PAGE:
Sawbones: Fertility


Ready to be a YouTube sensation? Not so fast, buckaroo. You're gonna need a baby first, so you can teach it to do something adorable that you can capture in a candid moment. First step: You've got to get fertile, and Dr. Sydnee and Justin have a perfect cocktail of largely baseless historical treatments to help you get there.

You can subscribe to their show right now on iTunes! Then tweet about or follow the show on Twitter (@Sawbones) so all your friends and family can be as horrified and entertained as you.

Music: "Medicines" by The Taxpayers


Dodgy Quasi-Advice

@Dr. Sydnee (19:19), re Acupuncture:
"There are studies that would support that it benefits many different conditions in many different people. [...] It definitely is a valid treatment for many different things... I would say check it out if you're interested."
Article: ScienceBasedMedicine - Acupuncture Revisited

"Pain Ernst et al., systematically reviewed a decade's worth of systematic reviews of acupuncture. They found a mix of negative, positive, and inconclusive results. There were only four conditions for which more than one systematic review reached the same conclusions, and only one of the four was positive (neck pain). They explain how inconsistencies, biases, conflicting conclusions, and recent high quality studies throw doubt on even the most positive reviews. Ernst et al.'s analysis cannot prove that acupuncture does not work (negatives are hard to prove) but their study unquestionably sheds serious doubt on the claim that it does work. Overall the evidence is inconsistent, and among those studies judged to be of the highest quality, the results tend to be negative."

"Ernst et al. [...] have shown that acupuncture is not harmless. While many of the reported adverse effects could be avoided by proper training in sterile precautions and anatomy, they correctly point out that even one avoidable adverse event is too many. With any treatment, we have to consider the risk/benefit ratio. If there is no benefit, any risk is too much."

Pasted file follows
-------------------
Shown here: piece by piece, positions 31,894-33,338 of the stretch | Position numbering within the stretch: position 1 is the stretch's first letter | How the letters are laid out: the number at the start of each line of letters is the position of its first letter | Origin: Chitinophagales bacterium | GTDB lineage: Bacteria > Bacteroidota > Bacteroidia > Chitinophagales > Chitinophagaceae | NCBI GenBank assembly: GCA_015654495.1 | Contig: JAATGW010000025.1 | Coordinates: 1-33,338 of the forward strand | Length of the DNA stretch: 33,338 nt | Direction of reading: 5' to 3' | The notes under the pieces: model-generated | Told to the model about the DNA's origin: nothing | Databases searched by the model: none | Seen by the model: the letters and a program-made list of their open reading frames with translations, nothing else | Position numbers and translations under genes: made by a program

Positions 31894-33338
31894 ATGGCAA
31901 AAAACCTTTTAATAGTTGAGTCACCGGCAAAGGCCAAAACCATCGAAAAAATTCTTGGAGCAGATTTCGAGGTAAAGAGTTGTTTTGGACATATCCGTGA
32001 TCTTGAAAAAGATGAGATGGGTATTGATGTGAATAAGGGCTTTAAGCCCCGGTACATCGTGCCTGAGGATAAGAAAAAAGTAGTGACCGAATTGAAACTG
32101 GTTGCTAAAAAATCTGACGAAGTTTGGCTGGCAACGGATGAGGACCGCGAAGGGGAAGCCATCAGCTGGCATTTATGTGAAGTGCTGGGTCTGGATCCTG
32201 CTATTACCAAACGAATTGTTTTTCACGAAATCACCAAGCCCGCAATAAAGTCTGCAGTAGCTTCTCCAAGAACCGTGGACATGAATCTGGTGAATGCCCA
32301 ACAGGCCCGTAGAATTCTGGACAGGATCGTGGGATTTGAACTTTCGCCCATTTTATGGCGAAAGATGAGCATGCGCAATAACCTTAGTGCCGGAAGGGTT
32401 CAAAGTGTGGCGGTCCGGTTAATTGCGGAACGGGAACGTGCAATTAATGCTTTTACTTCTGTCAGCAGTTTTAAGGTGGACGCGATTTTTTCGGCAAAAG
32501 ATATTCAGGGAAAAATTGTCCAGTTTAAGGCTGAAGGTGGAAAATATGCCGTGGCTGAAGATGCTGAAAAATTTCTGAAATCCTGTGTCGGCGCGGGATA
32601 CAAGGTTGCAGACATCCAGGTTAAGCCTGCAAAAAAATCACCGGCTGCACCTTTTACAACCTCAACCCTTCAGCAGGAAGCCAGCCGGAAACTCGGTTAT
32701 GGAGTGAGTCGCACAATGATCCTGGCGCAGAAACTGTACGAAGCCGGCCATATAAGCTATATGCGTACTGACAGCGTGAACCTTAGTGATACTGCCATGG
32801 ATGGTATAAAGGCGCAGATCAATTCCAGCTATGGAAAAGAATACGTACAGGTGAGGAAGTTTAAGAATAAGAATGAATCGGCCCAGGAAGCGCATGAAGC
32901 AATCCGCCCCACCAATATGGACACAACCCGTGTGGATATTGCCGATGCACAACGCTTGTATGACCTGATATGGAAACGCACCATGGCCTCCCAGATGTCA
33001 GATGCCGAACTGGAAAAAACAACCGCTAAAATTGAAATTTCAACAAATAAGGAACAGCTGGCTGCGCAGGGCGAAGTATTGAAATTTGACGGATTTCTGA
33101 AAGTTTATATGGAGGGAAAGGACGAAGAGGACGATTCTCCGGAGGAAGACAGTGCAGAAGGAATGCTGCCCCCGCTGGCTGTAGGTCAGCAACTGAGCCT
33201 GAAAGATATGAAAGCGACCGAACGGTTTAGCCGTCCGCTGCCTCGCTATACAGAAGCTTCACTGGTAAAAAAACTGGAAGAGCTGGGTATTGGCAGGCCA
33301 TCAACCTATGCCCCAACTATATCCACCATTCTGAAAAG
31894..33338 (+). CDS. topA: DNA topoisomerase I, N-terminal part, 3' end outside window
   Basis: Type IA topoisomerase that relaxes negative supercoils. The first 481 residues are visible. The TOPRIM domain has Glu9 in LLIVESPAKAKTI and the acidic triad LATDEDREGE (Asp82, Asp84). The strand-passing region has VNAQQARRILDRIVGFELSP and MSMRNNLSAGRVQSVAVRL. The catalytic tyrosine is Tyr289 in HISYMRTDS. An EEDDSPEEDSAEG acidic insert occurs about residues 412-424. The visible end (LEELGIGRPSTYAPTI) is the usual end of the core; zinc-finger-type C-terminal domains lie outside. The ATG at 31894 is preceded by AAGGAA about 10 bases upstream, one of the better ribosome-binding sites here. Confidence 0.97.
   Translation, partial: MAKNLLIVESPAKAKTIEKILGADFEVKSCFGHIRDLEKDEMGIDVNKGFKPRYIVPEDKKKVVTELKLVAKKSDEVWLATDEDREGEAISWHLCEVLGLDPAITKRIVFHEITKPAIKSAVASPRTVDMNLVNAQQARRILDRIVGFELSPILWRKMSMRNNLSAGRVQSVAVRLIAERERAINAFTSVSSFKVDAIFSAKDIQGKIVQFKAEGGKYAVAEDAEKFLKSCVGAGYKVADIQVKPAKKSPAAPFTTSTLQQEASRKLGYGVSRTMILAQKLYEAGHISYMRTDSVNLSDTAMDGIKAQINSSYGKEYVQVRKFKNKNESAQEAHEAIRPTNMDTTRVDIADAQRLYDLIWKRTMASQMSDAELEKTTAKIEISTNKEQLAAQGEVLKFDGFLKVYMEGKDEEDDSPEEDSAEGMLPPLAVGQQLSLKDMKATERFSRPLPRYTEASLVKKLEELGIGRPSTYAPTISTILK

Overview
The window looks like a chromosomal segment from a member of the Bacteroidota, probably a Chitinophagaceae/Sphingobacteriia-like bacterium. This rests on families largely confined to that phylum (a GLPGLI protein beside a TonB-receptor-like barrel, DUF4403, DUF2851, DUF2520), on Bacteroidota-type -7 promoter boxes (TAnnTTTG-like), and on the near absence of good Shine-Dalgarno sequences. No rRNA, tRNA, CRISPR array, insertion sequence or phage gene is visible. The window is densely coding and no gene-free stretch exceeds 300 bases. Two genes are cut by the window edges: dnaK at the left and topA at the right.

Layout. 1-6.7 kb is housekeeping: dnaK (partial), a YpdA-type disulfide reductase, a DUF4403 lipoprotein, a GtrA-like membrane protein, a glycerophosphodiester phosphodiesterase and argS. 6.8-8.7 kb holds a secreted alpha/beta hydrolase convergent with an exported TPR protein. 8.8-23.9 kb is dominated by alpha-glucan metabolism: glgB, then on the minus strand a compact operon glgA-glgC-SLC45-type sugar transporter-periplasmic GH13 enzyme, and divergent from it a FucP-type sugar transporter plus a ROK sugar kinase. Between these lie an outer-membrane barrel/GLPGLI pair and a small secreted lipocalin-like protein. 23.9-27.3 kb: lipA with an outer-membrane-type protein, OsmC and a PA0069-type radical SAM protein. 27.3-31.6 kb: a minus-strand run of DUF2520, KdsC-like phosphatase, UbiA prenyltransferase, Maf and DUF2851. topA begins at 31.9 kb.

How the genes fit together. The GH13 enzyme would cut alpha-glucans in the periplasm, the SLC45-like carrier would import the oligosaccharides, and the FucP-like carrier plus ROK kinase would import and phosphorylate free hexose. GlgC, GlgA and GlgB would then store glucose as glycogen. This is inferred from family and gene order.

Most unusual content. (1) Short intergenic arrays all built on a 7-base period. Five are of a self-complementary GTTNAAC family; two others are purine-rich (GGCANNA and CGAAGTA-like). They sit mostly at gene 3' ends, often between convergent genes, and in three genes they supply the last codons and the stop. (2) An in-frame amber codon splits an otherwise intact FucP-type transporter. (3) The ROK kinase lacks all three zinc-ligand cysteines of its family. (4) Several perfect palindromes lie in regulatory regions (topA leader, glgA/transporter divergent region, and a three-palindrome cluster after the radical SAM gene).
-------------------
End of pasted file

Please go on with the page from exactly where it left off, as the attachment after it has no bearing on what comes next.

* Numerous other pages at that site review invividual studies, including for IVF.


I enjoy this podcast a great deal, including the one on fertility. However, in this episode Dr. McElroy sort of glossed over the topic of acupuncture, stating that it has been shown to be useful for several conditions. Actually, the most recent data suggest that any effects are largely placebo. Steven Novella has written about the failure of acupuncture at the Science-Based Medicine site:

History of Acupuncture

Even the claim that acupuncture is something that originated in ancient China seems to be shaky at best.


This was an interesting episode, but I think it concentrates too much on pregnancy. Neither I nor my boyfriend are all that concerned about pregnancy-this could be because we're both guys. Granted, he keeps trying to get me pregnant anyway, and if he ever succeeds, I'm going on the talk show circuit and cashing in on it.

I'd like to hear a podcast about sexual stimulation for purposes other than reproduction. Everything from red ginseng to Viagra to penis pumps have been touted as means of stimulating the libido throughout the ages. Late night infomercials gave way to the spam that fills our inboxes that now advertise products making often hilarious claims about their ability to condition us to our sexual primes no matter what our age or circumstance. PT Barnum woudl be amazed.

And I'm interested in what the hucksters of yesteryear (from Barnum to Hippocrates) thought about the most primal human urge, and the products used to stimulate it.

Again, this is a little different than fertility as a topic, since for some of us (and our boyfriend) baby-making is neither the goal nor a possibility. Think you could teach us about what Galen and Asclepius's followers had to say on this topic? What about the Egyptians or Suemrians?